Listing 5-2. Method Parameters: MethodParams.cs
using System;

class Address
{
    public string name;
    public string address;
}

class MethodParams
{
    public static void Main()
    {
        string myChoice;

        MethodParams mp = new MethodParams();

        do
       {
            // show menu and get input from user
            myChoice = mp.getChoice();

            // Make a decision based on the user's choice
            mp.makeDecision(myChoice);

            // Pause to allow the user to see the results
            Console.Write("press Enter key to continue...");
            Console.ReadLine();
            Console.WriteLine();
        } while (myChoice != "Q" && myChoice != "q"); // Keep going until the user wants to quit
    }

    // show menu and get user's choice
    string getChoice()
    {
        string myChoice;

        // Print A Menu
        Console.WriteLine("My Address Book\n");

        Console.WriteLine("A - Add New Address");
        Console.WriteLine("D - Delete Address");
        Console.WriteLine("M - Modify Address");
        Console.WriteLine("V - View Addresses");
        Console.WriteLine("Q - Quit\n");

        Console.WriteLine("Choice (A,D,M,V,or Q): ");

        // Retrieve the user's choice
        myChoice = Console.ReadLine();

        return myChoice; 
    }

    // make decision
    void makeDecision(string myChoice)
    {
        Address addr = new Address();

        switch(myChoice)
        {
            case "A":
            case "a":
                addr.name = "Joe";
                addr.address = "C# Station";
                this.addAddress(ref addr);
                break;
            case "D":
            case "d":
                addr.name = "Robert";
                this.deleteAddress(addr.name);
                break;
            case "M":
            case "m":
                addr.name = "Matt";
                this.modifyAddress(out addr);
                Console.WriteLine("Name is now {0}.", addr.name);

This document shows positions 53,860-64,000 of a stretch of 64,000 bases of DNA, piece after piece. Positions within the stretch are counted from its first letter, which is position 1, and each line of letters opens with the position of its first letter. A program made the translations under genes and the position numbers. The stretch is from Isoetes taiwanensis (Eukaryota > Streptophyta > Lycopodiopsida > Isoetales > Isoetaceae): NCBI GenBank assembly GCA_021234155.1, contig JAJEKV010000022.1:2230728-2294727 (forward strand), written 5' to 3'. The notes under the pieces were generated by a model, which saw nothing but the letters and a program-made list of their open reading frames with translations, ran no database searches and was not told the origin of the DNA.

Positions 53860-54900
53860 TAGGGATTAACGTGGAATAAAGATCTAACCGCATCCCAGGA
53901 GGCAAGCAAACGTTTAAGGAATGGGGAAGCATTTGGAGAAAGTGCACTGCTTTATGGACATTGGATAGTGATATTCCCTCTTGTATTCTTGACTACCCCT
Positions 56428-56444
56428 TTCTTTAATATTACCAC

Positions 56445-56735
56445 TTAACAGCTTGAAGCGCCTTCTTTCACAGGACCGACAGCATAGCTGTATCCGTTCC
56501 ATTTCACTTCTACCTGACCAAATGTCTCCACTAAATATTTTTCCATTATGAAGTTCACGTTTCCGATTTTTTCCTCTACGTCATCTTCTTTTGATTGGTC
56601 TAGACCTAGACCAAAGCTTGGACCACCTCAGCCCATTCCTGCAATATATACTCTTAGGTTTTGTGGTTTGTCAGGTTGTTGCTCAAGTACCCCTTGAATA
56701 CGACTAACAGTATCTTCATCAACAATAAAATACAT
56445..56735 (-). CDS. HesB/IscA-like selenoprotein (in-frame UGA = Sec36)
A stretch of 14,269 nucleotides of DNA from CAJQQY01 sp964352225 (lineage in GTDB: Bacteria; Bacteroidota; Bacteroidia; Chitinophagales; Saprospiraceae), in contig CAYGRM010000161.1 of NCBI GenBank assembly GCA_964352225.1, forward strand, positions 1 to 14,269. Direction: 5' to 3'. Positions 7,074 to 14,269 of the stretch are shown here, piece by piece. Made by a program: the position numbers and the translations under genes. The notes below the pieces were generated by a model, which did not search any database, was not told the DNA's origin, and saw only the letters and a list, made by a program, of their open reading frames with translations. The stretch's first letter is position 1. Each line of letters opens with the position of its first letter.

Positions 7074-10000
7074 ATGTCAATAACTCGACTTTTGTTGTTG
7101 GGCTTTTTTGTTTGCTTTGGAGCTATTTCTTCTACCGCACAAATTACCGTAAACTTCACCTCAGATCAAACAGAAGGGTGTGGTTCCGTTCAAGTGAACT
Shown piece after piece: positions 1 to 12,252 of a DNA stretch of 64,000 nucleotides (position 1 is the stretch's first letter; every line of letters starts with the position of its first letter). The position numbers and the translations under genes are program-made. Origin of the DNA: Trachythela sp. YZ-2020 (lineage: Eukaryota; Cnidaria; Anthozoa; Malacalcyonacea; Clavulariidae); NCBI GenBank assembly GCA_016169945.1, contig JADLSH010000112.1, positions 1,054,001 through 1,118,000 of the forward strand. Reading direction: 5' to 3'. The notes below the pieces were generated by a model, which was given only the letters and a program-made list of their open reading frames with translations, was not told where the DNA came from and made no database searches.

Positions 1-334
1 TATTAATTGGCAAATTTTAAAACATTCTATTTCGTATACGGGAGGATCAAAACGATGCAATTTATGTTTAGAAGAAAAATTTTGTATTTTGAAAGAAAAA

break;
            case "V":
            case "v":
                this.viewAddresses("Cheryl", "Joe", "Matt", "Robert");
                break;
            case "Q":
            case "q":
                Console.WriteLine("Bye.");
                break;
            default:
                Console.WriteLine("{0} is not a valid choice", myChoice);
                break;
        }
    }

    // insert an address
    void addAddress(ref Address addr)
    {
        Console.WriteLine("Name: {0}, Address: {1} added.", addr.name, addr.address); 
    }

    // remove an address
    void deleteAddress(string name)
    {
        Console.WriteLine("You wish to delete {0}'s address.", name); 
    }

    // change an address
    void modifyAddress(out Address addr)
    {
        //Console.WriteLine("Name: {0}.", addr.name); // causes error!
        addr = new Address();
        addr.name = "Joe";
        addr.address = "C# Station";
    }

    // show addresses
    void viewAddresses(params string[] names)
    {
        foreach (string name in names)
        {
            Console.WriteLine("Name: {0}", name);
        }
    }
}

Listing 5-2 is a modification of Listing 5-1, modularizing the program and adding more implementation to show parameter passing. There are 4 kinds of parameters a C# method can handle: out, ref, params, and value. To help illustrate usage of parameters, we created anAddress class with two string fields.